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Re: Initializing linux partition on install results in reboot.

On Tue, Feb 11, 2003 at 01:53:31PM -0500, Joel Schander wrote:
> I'm attempting to install Debian 3.0r1 on a Umax SuperMac 603e/200. It
> is OldWorld, so I made floppies of the boot disk (boot-floppy-hfs.img)
> and root disk (root.bin).  The former boots the box just fine, and the
> second is ejected before starting the actually install. At this point, I
> partitioned the drive as I wanted it but am not having much luck getting
> beyond this point.

What does your partition map look like?
> Attempting to Initialize and Activate Swap Partition resulted in the box
> apparently sitting idle for about three minutes, then rebooting. This
> occured a couple times, but I guess was eventually successful as I'm now
> prompted to Initialize a Linux Partition. When I attempt to do this,
> however, the box essentially does the same thing. It goes to a screen
> that says the inode tables are written OK; then it goes to a step
> "Writing superblocks and filesystem accounting information" and appears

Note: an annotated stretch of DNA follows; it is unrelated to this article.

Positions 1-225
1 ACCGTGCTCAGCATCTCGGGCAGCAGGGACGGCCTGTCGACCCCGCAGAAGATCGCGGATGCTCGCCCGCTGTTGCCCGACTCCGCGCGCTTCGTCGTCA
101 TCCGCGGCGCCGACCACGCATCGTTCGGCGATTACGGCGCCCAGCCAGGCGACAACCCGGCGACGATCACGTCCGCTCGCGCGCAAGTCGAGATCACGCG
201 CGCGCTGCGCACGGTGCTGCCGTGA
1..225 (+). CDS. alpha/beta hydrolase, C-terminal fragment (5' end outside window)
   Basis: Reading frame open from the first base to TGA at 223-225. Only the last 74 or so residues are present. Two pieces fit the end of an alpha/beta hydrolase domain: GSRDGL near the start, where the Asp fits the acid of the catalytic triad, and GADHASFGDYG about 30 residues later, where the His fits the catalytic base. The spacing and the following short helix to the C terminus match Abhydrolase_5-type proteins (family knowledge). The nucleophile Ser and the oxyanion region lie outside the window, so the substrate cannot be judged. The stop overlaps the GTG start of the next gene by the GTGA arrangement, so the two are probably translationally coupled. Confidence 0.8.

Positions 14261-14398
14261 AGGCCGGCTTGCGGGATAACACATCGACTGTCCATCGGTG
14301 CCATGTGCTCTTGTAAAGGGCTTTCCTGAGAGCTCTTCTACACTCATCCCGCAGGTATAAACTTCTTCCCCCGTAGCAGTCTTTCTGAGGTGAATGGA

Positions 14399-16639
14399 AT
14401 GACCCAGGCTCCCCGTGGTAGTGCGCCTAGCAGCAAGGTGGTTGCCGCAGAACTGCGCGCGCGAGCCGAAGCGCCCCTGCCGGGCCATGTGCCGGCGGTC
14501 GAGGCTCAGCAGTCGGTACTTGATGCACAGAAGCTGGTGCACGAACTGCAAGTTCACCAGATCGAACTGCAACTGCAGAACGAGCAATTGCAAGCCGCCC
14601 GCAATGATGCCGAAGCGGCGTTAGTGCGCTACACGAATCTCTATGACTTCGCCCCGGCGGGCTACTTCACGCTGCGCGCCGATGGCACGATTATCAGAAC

> to sit idle for about three minutes prior to rebooting the box. I've
> tried skipping to one of the later steps -- Mount a
> Previously-Initialized Partition -- and can choose from the menu which
> of the partitions I want to mount. I do so and am told I need to mount a
> root partition, so I say OK and receive this error:  "Mount Failed:
> Invalid Argument".

To see what is happening during the partition initialization, try 
it manually. After booting and configuring the keyboard, switch 
to console 2 (Opt-F2 or Cmd-F2). At the prompt, do

mke2fs -v /dev/hda4 

(if 4 is the one you want to initialize). It should give you some 
information about what's happening, if it's a segfault or what.
For the swap partition, try

mkswap /dev/hda5

> One thing that may be important but I'm not sure is that /dev/hda2 and
> /dev/hda3 are both drivers of some sort. I've attempted deleting them as
> the box will not have multiple OSes installed, but this results in an
> error something like: "Sorry: can't delete a driver partition (yet!)".

Driver partitions won't hurt anything. Don't know why it's giving
that error message, though, maybe you have a partition map problem.

"The way the Romans made sure their bridges worked is what 
we should do with software engineers. They put the designer 
under the bridge, and then they marched over it." 
-- Lawrence Bernstein, Discover, Feb 2003

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